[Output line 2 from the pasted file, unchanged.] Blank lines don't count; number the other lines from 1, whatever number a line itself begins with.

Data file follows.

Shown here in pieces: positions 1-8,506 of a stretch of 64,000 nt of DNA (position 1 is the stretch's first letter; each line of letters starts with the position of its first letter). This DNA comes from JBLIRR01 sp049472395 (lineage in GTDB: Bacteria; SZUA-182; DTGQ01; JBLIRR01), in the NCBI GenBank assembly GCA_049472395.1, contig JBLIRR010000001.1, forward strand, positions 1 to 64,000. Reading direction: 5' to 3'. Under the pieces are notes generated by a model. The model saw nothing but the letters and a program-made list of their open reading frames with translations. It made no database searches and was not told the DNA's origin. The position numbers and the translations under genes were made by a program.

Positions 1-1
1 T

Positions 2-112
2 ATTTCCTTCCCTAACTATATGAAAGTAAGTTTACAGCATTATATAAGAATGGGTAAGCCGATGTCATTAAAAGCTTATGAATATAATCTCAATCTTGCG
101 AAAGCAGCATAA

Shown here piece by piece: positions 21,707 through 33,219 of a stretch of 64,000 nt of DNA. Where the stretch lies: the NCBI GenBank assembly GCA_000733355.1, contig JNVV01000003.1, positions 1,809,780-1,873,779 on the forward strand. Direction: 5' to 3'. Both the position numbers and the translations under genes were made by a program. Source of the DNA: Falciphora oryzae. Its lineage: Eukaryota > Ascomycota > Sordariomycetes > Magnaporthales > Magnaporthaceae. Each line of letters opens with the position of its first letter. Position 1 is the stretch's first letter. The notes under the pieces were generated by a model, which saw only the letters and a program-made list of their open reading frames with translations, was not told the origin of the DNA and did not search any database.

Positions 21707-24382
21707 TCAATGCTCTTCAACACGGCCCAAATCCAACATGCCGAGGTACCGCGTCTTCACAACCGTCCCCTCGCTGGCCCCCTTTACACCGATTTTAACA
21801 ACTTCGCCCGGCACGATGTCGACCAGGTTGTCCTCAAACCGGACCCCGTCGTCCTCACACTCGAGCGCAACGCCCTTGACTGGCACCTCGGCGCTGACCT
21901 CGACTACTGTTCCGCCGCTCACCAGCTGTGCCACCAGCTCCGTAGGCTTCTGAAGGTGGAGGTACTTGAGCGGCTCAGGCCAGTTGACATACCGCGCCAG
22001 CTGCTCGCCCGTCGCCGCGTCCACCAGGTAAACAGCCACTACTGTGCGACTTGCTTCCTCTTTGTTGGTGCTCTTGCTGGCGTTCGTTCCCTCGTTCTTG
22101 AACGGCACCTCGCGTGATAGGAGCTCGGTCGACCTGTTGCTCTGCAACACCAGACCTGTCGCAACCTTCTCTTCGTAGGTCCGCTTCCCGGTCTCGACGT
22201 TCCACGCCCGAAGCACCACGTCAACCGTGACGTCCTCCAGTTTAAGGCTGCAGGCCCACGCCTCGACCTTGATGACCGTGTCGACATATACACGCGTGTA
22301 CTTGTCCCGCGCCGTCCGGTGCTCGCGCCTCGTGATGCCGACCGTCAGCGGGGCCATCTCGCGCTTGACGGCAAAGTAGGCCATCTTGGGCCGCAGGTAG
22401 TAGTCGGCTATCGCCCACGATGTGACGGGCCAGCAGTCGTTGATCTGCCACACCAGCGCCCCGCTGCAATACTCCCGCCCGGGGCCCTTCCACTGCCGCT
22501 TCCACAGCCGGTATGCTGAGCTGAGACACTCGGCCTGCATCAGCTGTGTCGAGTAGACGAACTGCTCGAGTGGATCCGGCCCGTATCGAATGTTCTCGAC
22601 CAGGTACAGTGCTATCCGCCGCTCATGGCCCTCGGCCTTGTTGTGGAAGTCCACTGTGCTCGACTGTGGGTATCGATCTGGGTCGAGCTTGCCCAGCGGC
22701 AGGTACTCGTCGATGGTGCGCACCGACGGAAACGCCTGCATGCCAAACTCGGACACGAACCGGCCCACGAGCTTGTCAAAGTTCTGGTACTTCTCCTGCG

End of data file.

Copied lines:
Positions 1-1